Category Archives: Photographers

Julia Nathanson and Mariko Hino

Just before I went on vacation, while I was doing the Research Point 2 exercise for part 5 of the course, I looked briefly at two photographers who photographed alleys and mentioned that I would do a proper write up on them once I returned.

Julia Nathanson is a Canadian photographer from Toronto. She attended New York Film Academy and has won numerous awards for her mobile photography, been published in Hipstography, The App Whisperer, and National Geographic and has won numerous awards including Hipstography’s Street Series of the Year in 2014 and 2015, and the Mobile Photo Grand Prize at PhotoIndependent in 2016.

Her series In the Lane features brightly saturated images of scenarios in the alleys of Toronto and various found ephemera she comes across. What stands out for me is the work is all about colour – blues and oranges/orange and green/red, blue and green/bright reds and blues … I don’t actually have a cell phone but I can see that some filters have been applied to some of her images, which enhance the colours.

I find her work playful, almost like a child’s colouring in book and it just makes me feel rather happy, even if one is viewing rather dingy items.

From In the Lane series by Julia Nathanson

In contrast, Mariko Hino’s work Restore, also featured on LensCulture, is more serious, inviting contemplation. While zooming in and focusing more on the details found in the alleys, her overall colour palette is more subdued and the images more ambiguous. Hino is from Tokyo and received the Ryo Owada Award for her work in the ‘Heart Art Communication Best Artist Exhibition’ held at the Tokyo Metropolitan Museum.

Restore – 9 by Mariko Hino

It is so interesting to see that similar subject matter can be tackled basically from the opposite ends of the spectrum.

Reference List

Hino, Mariko (n.d.) Mariko Hino [online] LensCulture. Available at: [Accessed 9 August, 2017]

Nathanson, Julia (n.d.) In the Lane [online] Julian Nathanson Photography. Available at: [Accessed 9 August, 2017]

Martina Lindqvist

Martina Lindqvist’s project Neighbours was made on a visit back to her village in Finland. Her project reflects the remoteness of this rural population and these abandoned simple structures reflect this. The series features “dilapidated houses shot in plain, snowy environments that metaphorically speak to her sense of isolation and disconnect” (Slate). There is a surreal element to her images, that slowly penetrates one’s subconsciousness when viewing the work. She has digitally removed all traces of vegetation and other details around the houses. It is almost as if she has turned these houses into still life images. Indeed they appear so. She has digitally created a uniform grey sky as backdrop for each image with white snow in the foreground. The composition is very centrally placed with the houses all in the centre of the frame and the horizon line cutting across the centre as well. Melancholia and nostalgia just ooze from her photos.

Untitled 04 (Neighbours), Colour Photograph, 2013 by Martina Lindqvist
Reference List

Lindqvist, Martina (n.d.) Neighbours [online]. Martina Lindqvist. Available at: [Accessed 24 July, 2017]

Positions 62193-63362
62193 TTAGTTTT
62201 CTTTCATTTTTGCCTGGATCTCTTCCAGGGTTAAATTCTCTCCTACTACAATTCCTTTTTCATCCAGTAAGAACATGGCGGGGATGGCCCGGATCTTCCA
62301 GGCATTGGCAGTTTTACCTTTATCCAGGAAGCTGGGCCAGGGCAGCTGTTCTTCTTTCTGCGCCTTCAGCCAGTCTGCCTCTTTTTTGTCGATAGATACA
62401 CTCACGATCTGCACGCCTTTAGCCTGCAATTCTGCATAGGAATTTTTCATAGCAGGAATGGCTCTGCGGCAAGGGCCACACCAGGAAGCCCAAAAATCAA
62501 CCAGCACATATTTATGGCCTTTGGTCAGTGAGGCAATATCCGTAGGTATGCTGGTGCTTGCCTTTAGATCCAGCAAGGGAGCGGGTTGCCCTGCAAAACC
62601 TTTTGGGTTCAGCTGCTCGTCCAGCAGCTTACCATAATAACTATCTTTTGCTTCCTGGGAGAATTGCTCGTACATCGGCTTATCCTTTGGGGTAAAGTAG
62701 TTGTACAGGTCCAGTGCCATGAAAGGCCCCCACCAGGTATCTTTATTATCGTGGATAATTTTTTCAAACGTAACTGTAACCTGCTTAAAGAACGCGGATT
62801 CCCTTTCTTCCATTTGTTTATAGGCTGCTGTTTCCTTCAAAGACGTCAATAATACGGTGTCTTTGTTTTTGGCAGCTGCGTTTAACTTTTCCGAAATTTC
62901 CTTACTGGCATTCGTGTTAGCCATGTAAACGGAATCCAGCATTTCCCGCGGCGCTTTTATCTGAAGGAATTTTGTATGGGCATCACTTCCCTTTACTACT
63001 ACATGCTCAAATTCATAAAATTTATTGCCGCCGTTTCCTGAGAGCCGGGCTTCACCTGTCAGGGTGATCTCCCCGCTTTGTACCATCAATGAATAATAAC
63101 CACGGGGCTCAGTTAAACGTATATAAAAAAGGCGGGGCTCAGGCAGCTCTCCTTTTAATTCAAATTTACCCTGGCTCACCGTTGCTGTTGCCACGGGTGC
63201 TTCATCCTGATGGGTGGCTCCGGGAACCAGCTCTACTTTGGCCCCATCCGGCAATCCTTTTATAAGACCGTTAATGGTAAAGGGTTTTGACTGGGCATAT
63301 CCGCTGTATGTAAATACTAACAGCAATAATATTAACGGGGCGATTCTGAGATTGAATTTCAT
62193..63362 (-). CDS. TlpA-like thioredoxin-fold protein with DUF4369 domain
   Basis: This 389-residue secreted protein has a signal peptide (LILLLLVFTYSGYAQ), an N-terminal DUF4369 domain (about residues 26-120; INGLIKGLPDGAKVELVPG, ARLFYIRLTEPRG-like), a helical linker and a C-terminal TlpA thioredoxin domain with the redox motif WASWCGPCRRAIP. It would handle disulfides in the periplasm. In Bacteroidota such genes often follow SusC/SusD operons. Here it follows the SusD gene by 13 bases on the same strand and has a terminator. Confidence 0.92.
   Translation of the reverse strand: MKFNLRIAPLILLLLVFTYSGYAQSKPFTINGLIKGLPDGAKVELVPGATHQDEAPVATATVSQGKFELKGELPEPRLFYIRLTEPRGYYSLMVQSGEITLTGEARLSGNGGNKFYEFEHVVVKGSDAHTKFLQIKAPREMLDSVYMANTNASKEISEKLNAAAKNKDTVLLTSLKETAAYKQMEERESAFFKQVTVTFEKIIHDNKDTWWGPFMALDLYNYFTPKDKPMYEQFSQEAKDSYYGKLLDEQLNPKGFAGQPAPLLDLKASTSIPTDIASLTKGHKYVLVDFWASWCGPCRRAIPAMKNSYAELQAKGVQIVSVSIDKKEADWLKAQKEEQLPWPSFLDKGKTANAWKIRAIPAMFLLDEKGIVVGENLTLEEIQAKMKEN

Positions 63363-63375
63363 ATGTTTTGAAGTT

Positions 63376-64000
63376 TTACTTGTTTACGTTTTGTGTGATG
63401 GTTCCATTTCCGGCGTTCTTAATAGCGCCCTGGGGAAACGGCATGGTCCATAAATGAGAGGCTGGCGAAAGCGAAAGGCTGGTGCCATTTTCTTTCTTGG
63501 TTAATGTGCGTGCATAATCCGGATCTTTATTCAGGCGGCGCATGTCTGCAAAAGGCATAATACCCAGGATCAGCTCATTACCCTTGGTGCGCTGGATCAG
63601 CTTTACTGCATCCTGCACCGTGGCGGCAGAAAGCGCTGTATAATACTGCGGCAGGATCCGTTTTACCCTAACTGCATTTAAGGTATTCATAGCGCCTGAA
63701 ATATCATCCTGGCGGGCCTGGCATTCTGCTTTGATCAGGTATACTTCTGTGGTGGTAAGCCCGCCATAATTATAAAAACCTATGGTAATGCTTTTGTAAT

Rosenberg, D. (n.d.) How These Snowy, Dilapidated Houses Helped a Photographer Connect to Her Finnish Roots [online] Available at: [Accessed 24 July, 2017]

Wilkes, R. (2014) Martina Lindqvist shows the devastating effect of urban migration on rural Finland… [online] Available at: [Accessed 24 July, 2017]


David Spero

David Spero has done quite an extensive project called Settlements which is a window on the world of low impact ecological homes in Britain. A low impact development is a development that ‘through its low negative environmental impact either enhances or does not significantly diminish environmental quality’ (Guardian). All these low impact developments in the series are involved in permaculture which is an holistic approach to designing human settlements and perennial agricultural systems. Permaculture tends towards maximizing diversity and replicating natural systems, encouraging biodiversity and soil health and moves towards a system where human beings are a complementary part of the landscape.

I found David’s talk quite interesting, although it was directed more towards an audience of architects than photographers. I was rather intrigued to learn that these settlers used the terminology of “roundhouse” and “longhouse” which, of course, are also part of Canadian First Nations culture and it was interesting to compare the similarities of the structures, the First Nations structures being much larger though as they are used for communal gatherings as can be seen on the Kay-Nah-Chi-Wah-Nung Historical Centre’s website.

Spero first started off photographing the people’s homes from a mid-range distance but gradually he started taking communal portraits of the settlers and photographing the insides of the dwellings. For settlements that are off-the-grid, these houses are really quite sophisticated in design and space usage.

Reference List

Siegle, L. (2005) If you go down to the woods today [online] The Guardian. Available at: [Accessed 24 July, 2017]

Spero, David (n.d.) Settlements [online] Available at; [Accessed 23 July, 2017]

The Photographer’s Gallery (2015) David Spero – Structures and Environment: Two Photographic Projects [vidcast, online] Available at: 56 min 32 sec [Accessed 23 July, 2017]

Paul Gaffney

Paul Gaffney’s We Make the path by Walking is a body of work that he made while walking approximately three and a half thousand kilometres over the space of one year. He was interested in the idea of long distance walking as a form of meditation and immersion in the passing landscape.

His photos do have a contemplative feel to them and one does get the sense that one is accompanying the photographer on his journey. The book can be seen here: The actual book is presented in a beautiful wooden container, together with a individual print signed by Gaffney.

The first photo in the book sets the scene with an image of a pathway leading off a road – the start of the journey. The pathway is the visible thread that links all the images, the metaphor for the journey. All the photos in the book convey a sense of languid tranquility, of time standing still. The images are all in colour with the exception of two black and white photos towards the middle of the book. These two images struck a discord within me and one has to wonder why they weren’t rendered in colour. They just seem out of place.